A brightly decorated Christmas tree filled the sitting room of a second-floor apartment. Beneath its boughs, a china doll perched in a pram, her white sailor dress at starched attention. She was nearly as big as the sad little girl she would surprise on Christmas morning in 1910. The girl’s name was Rose, and she was my maternal grandmother. She never told me the doll’s name.
Rose’s mother had died of tuberculosis less than six months earlier. She left behind five-year-old Rosie and three-year-old Barend. Grandma often reminisced about that first Christmas without their mother. Father brought home a tree after work one day, same as he always had, and tried to make it a happy Christmas for them. Rosie and her two aunts hung shiny teardrops and spheres on spindly branches and clipped a painted glass bird to bob on springy legs near the top.
The next morning, Rosie was delighted to find a new friend waiting for her underneath the tree. The doll’s blue eyes and blonde ringlets contrasted sharply with her own dark pipe curls and brown eyes, but the two became inseparable. The ache of missing her mother lessened a tiny bit, and she knew everything was going to be all right. Even after Rose’s father remarried and there were no more Christmas trees in their home, the doll reminded her that she was not alone.
When I was very young, Grandma Rose still traveled from New Jersey to Michigan and spent a few weeks with our family during the holidays. She would sit in the rocker near the Christmas tree and crochet granny square afghans. As I played with my Barbies and baby dolls on the floor nearby, Grandma would pause mid-chain and watch me. Setting aside hook and yarn, she coaxed, “Come here, henny. Let Gramma see your dolly.” I’d climb on her lap, Baby Alive clutched to me. “You love your dolly, don’t you? Did I ever tell you about my dolly? She was as big as you are and wore a white sailor dress.”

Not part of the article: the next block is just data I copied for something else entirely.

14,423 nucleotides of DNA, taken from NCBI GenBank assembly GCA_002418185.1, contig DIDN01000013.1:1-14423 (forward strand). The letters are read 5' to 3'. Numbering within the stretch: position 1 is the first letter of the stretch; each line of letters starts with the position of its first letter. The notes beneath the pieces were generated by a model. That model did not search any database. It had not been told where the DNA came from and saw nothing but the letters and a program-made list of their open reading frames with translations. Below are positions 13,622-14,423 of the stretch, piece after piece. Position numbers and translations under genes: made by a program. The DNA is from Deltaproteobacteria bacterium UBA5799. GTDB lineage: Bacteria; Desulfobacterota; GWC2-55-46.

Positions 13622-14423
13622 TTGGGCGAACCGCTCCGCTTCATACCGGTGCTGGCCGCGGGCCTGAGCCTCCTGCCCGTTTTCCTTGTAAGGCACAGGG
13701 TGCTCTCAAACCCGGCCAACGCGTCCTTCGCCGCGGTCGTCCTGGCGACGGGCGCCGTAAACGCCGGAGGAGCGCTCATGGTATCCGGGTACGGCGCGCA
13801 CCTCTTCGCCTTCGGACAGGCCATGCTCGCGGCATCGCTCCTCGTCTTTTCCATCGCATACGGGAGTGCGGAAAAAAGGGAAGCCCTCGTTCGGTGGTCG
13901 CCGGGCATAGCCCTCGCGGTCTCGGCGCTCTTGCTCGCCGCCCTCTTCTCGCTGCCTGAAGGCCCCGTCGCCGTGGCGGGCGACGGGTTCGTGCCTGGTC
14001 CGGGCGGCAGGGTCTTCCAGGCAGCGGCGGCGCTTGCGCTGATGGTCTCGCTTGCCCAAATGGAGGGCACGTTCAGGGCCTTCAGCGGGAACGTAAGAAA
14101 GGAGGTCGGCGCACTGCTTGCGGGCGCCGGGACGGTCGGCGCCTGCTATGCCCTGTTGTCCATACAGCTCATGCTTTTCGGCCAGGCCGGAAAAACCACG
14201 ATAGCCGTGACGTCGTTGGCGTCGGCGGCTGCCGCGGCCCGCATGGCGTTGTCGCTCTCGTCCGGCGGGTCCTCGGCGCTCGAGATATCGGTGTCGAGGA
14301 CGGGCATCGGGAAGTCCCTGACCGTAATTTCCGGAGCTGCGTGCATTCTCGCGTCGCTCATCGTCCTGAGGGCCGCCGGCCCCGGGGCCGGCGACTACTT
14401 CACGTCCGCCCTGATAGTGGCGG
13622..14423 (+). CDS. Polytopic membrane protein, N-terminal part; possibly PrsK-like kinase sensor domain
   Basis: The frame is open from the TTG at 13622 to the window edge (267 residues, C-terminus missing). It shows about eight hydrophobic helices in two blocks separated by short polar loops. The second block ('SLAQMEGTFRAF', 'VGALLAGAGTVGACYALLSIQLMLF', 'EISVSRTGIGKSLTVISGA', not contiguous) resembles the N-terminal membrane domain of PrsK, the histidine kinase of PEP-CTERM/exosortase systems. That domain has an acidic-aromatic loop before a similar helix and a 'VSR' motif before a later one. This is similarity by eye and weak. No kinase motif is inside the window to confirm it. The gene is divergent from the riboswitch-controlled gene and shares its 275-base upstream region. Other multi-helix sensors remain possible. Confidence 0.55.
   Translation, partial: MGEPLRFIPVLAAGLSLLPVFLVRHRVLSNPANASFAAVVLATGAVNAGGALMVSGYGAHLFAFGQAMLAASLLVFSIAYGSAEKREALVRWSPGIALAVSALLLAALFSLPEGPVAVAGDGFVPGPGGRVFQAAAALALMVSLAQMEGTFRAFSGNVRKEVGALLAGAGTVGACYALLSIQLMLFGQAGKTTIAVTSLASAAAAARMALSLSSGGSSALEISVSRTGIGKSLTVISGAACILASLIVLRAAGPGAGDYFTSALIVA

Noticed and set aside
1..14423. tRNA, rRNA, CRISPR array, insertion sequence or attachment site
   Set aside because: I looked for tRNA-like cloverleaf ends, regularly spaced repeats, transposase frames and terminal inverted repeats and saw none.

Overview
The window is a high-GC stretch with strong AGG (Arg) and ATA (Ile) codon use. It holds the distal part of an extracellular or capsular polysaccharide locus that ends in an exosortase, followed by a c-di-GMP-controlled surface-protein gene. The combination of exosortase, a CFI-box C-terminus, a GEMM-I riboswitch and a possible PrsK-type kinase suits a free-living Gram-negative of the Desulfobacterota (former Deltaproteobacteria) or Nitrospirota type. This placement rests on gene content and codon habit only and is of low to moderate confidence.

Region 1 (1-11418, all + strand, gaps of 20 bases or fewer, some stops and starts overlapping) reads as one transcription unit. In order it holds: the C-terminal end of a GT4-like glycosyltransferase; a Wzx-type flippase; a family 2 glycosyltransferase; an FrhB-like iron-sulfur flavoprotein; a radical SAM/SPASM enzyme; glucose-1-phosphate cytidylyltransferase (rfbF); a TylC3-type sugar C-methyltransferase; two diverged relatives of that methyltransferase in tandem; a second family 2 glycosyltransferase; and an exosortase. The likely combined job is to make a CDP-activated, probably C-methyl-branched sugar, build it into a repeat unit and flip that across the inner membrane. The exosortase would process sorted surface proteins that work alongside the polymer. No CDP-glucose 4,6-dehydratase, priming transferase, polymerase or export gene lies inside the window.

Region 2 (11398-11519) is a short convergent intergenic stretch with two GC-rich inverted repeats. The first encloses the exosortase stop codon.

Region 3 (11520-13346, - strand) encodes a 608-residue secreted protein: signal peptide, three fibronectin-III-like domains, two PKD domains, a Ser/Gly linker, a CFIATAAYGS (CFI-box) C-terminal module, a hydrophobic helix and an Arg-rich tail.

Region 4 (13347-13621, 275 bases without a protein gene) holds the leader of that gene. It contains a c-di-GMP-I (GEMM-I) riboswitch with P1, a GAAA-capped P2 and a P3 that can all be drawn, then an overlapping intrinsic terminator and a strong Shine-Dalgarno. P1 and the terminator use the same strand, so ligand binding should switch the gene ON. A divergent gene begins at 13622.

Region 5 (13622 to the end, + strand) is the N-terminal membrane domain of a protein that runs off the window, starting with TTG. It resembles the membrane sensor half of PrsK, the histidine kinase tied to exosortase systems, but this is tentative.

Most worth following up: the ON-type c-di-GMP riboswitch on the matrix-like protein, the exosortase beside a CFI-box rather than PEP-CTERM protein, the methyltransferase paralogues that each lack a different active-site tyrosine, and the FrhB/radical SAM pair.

As Grandma told me the story again, I put myself in her place. I imagined I was little Rosie, missing her mother, dreading that first Christmas without her, and then waking up to such a remarkable gift. I dreamed of having a doll like Grandma’s. I would name her Charlotte in honor of a certain spider from my favorite book.
Grandma moved to a nursing home when I was eight, and in sorting through her house we discovered that old doll up in the attic. She didn’t even remember it was there. The doll’s bisque head lay cracked in three pieces. Her hair was gone. The ropes holding her limbs together had rotted away, and not even a scrap of the bright sailor dress remained. Mom wrapped the remnants in newspaper, packed them in a carton, and added it to the carload of items we took home to Michigan.
Grandma died when I was fifteen, and Mom followed her just four years later. One sad day, while digging through a box of family photos from the shelf in Mom’s closet, I came across a boxed photo creased lengthwise. Afraid it might crumble, I carefully unfolded the paper, and my breath caught. I had seen the image many times before, but only in my imagination. The camera captured a Christmas tree with a baby buggy beneath it. In the buggy sat a china doll the size of a sad little girl. Golden curls shimmered in the sepia light of Grandma’s memories, telling me…
You are not alone. Everything will be all right.
Amy Nemecek has always dreamed of a walking vacation through the English countryside. She and her husband live in northern Michigan and have one son. While her favorite band is Switchfoot, she also loves a good Mozart sonata. Amy is a Pushcart Prize nominee, and her poems have found homes in Indiana Voice Journal, Mothers Always Write, Vines Leaves Literary Journal, and Snapdragon. She blogs at www.beloveddelight.wordpress.com. Connect on Twitter @Beloved_Delight.
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